This week, we hear from Elena Larssen!
Rev. Larssen is a candidate for the Doctor of Ministry at Pacific School of Religion and serves as Minister of Volunteer Engagement on the National Staff of the United Church of Christ. A noted preacher and executive leader, she is the current Chair of the United Church Board for Ministerial Assistance and co-chaired the establishment of the 2030 Clergy Network in 2006.
Disneyland may own the slogan “Happiest Place on Earth,” but new data says that “worship” is most Americans ‘happy place’-The Rev. Elena Larssen
New research shows that the happiest place for Americans is the house of worship, followed closely by nature, and visiting someone else’s home.
This compares with ‘happiest activities’ that place worship at the top of the list, followed closely by sports and helping non-family members. (It appears we value friendship, even when we struggle to spend enough time with friends.) Where are people the happiest? With apologies to Mickey and Minnie, it might be the church!
Heigh Ho, Heigh Ho, It’s Home from Work We Go
The American Bureau of Labor Statistics regularly polls the American people about how they spend their days – particularly their work days – with the American Time Use Survey.
“The time-use survey typically asks people to record what they were doing at any given time during the day. But in four recent surveys, between 2010 and 2021, they also asked a subset of those people how meaningful those activities were, or how happy, sad, stressed, pained and tired they felt on a six-point scale.”
This regular survey includes work time, social time, caregiving, volunteering…many of the things your average church member might do in a given week.
Year after year, work with “high happiness and low stress” wins as the happiest work. Work that takes place outdoors – farming, forestry – gives the profound advantage of putting people in nature, which is the second happiest place to spend one’s time, according to the data.
What about our free time? Again, the outdoors and being out to be social are big winners.
But this year the BLS discovered something important: worship is America’s happy place.
Three is a Magic Number: Meaning and Happiness and Low Stress
With a combined three factors of low stress, high meaning, and high happiness, worship is a valued, ‘top of the list’ activity for Americans’ non-work time. More so than any for-profit activity (like shopping, dining out, or riding the teacups at an amusement park) worship time is a true Sabbath for parishioners.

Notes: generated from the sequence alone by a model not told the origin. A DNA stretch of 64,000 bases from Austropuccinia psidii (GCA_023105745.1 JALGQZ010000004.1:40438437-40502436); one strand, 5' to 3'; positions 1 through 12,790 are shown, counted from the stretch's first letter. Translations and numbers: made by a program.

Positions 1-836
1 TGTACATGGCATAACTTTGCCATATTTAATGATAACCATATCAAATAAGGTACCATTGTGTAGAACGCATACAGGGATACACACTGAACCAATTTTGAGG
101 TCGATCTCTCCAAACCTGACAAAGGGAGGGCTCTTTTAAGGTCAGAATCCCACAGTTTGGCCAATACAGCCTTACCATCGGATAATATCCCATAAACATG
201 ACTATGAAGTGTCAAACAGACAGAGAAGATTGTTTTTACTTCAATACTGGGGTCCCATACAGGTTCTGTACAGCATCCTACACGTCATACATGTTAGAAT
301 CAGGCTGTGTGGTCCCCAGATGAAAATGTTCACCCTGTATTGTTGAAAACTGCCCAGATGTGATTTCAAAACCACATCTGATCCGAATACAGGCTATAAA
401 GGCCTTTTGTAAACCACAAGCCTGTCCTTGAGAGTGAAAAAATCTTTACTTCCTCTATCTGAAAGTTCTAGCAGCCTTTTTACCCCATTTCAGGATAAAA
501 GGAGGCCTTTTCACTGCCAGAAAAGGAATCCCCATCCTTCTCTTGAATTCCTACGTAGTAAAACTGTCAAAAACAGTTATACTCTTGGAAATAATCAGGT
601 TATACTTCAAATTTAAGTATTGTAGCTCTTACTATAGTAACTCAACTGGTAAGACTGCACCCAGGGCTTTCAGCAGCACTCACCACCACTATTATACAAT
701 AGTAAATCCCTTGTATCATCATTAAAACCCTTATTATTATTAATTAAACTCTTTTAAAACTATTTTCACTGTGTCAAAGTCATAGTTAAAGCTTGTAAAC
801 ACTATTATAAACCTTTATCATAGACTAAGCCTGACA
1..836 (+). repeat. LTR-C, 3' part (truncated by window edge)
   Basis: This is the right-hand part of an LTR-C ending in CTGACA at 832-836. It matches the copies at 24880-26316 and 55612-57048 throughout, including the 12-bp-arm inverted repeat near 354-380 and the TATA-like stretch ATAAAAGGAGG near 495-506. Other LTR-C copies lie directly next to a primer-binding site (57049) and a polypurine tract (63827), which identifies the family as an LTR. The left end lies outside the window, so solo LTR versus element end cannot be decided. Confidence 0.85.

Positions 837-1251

Who should take heart from this data?
Any pastor who is racing to find the “Silent Night” candles on Christmas Eve would laugh at the idea of worship being ‘low stress,’ but that is where this data becomes fascinating and encouraging. And indeed, when the Washington Post published its analysis on Epiphany this year, the conversation yielded great conversation on the UCC socials. The Sunday after publication, pastors across denominations published sermons about this delightful fact: people do in fact love their religious and spiritual activities and being in worship.
For today’s clergy, this is important information. With shifting landscapes that challenge church wellness, many pastors are facing great distress in their workplace. Clergy may receive a well-deserved uplift from knowing how greatly the worship experience is valued.
It’s a World of Laughter, A World of Tears
The joy of worship itself is perhaps an old-fashioned thing to celebrate. But the data shows that one hour of meaningful reflection brings great happiness. So, how could we highlight the treasure of time in worship together?
Preachers: if you haven’t already, share this new data with your church. Remind them what a joy it is to be in worship – we all still remember when gathering online was unheard of and when gathering in person was risking a super-spreader event. Whether you preach via a screen or in person, this is good news to share.
Worship-planners: this data is permission to put love, money, time, creativity, and talent into planning the most meaningful services possible. Take the time to create art for Lent or incorporate guest musicians into the service – whatever your church finds deeply meaningful is worth the time and effort because worship matters.
Lay leaders: encourage your pastor to keep worship a priority and encourage your friends to come to worship. Remind people that worship is special and meaningful via phone calls, posts, or newsletter notes. Don’t use guilt, because that is stress – remind people how church is a place where meaning and happiness come together.
Annie Dillard, in The Writing Life, remarked, “How we spend our days is of course how we spend our lives. What we do with this hour and that one is what we are doing.”
This new data points to a joyful message: while most of our hours may be work, worship is the defining hour of the week that brings happiness.
The happiest, least stressful, most meaningful jobs in America – The Washington Post
ATUS home: U.S. Bureau of Labor Statistics (bls.gov)
Statistics and Reports – United Church of Christ (ucc.org)
Why Pastors Are Joining the Great Resignation | Sojourners
Your pastor isn’t as unhealthy as you might think | The Christian Century (Please note this is pre-Covid data.)
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